Tuesday, November 26, 2013

Thor The Dark World Adoption Movie Guide

Loki sits in Asgard, imprisoned for war crimes committed against Earth. This is somewhat awkward, because the king of Asgard – and the one who sentenced Loki to life imprisonment – is Loki’s adoptive father, Odin. Odin and his son, Thor, feel that the universe is safer with Loki contained. Frigga (Odin’s wife, Thor’s mother, and Loki’s adoptive mother), seems to have a more hopeful view of Loki. She visits him in prison, and he loves her.

In a time of great need, Thor releases Loki from prison in order that they can fight together against an ancient evil, returning from days long past. Loki fights alongside Thor and appears to die. But Loki is a master of deception, and he seems to have his heart set on the throne of Asgard.

The Adoption Connection

Loki’s adopted status was a plot point in the first Thor movie, and was played for a joke in an Avengers film. In this film, Loki and Thor wrestle with whether adoption truly makes them brothers.

Strong Points

In spite of all that Loki has done wrong, he still loves Frigga, and Frigga is committed to him.

Thor is persistent in giving Loki “new chances” to be accepted.


Thor exhibits decidedly mixed feelings towards Loki. At one point, he tells him that the “glimmer of hope” he had in Loki’s redemption is gone. He threatens to kill Loki. Later, however, Thor is moved by Loki’s apparent selflessness, and promises to rectify Loki’s reputation. Unfortunately, it becomes evident that Loki has tricked Thor.

Weak Points

Thor and Odin seem less than fully-committed to Loki as a member of their family. We are privy to a conversation between Loki and Odin. It’s not pretty. Loki asserts, “the throne is my birthright.” Odin harshly counters, “Your birthright was to die as a child. If I had not taken you in, you wouldn’t be here to argue with me.”  Then Odin sentences Loki to life imprisonment, adding, “You’ll never see (your adoptive mom) again, and (my birthson) will be king (rather than you.)” Thor seems to play the, “I’m mom’s favorite” card against Loki. He tells Loki, “you had mother’s (skills,) but I had her trust.”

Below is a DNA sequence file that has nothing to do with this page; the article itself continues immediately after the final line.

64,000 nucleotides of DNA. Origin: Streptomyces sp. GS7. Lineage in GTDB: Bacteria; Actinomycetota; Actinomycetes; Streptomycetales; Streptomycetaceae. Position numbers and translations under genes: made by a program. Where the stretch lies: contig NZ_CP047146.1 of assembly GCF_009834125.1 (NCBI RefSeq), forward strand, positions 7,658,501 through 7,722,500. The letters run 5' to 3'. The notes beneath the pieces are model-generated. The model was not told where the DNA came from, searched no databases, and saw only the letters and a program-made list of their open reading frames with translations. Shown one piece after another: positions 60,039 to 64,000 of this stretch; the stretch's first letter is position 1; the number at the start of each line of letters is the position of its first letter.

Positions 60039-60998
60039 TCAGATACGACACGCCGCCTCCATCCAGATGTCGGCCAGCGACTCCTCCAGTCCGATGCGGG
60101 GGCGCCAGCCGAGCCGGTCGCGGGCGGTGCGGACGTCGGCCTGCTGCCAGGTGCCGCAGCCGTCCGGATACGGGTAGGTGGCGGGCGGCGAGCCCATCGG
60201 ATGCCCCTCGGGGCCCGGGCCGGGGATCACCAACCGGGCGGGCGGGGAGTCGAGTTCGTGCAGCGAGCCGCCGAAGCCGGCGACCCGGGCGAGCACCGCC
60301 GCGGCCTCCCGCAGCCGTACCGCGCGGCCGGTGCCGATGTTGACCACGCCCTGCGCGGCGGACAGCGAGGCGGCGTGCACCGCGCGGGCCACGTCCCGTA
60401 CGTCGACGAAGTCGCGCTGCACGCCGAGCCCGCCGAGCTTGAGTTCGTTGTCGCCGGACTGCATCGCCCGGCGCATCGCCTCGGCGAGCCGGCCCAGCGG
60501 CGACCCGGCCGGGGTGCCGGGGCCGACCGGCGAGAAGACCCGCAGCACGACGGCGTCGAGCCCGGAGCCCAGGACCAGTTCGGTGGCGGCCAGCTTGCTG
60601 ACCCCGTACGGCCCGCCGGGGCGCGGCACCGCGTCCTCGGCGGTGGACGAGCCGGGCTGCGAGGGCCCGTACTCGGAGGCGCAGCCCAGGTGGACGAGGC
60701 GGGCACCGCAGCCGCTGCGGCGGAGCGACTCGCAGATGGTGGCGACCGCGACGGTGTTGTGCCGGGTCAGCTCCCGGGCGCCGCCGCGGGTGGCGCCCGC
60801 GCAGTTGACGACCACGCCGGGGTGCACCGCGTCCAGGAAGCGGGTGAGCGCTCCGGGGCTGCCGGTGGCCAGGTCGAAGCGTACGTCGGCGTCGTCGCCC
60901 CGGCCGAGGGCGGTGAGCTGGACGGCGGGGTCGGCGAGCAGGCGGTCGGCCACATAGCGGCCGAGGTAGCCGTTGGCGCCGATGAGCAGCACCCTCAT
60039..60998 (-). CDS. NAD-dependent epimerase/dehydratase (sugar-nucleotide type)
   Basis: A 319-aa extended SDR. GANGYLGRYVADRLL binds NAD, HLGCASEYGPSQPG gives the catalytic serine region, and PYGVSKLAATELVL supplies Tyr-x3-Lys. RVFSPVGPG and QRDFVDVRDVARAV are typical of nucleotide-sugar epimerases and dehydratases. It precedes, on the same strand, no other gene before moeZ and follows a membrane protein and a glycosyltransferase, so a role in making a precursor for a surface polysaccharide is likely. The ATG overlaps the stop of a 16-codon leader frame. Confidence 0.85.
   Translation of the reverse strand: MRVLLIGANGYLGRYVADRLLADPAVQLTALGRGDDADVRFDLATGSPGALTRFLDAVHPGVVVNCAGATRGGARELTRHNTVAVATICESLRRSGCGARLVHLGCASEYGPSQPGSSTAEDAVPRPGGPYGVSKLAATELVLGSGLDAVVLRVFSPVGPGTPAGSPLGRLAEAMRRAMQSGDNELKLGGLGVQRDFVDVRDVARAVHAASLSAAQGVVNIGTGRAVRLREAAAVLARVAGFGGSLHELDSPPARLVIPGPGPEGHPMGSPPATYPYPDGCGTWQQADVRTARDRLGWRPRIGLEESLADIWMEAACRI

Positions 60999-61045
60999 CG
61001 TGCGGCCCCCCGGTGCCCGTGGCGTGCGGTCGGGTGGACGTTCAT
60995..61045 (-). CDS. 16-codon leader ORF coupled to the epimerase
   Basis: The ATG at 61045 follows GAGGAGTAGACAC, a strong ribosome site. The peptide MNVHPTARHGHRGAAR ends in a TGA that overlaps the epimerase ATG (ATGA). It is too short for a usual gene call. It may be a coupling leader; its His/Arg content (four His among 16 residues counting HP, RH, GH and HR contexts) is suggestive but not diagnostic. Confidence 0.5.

After being imprisoned, Loki feels disowned and disenchanted. He says that he’s been lied to his whole life. Frigga visits Loki; he declares out of his pain, “Odin is not my father.” Frigga seems to react defensively, “Then am I not your mother?” Loki responds, “you’re not.”

Of all the members of his adoptive family, Loki is closest to his mother, Frigga. Unfortunately, she is killed.


I struggle with Thor. There is definitely some love in the royal family of Asgard, but Loki does seem to get less than his fair share of it, and the film doesn’t really seem to question this. If you see it as a family, be prepared to start some conversations about everyone belonging equally to the family. A recent superhero film that does a better job of handling belonging is Man of Steel.

Questions for After the Movie
Frigga asked Loki, “Then am I not your mother?” How would you have answered? Why did Loki answer the way he did?

How is Odin a good father to Loki? How is he not?

What could Thor do to be a better brother to Loki?

How important was it to Loki that he had been lied to? How does the importance of dependability and honesty show up in the real world for kids who have experienced trauma?

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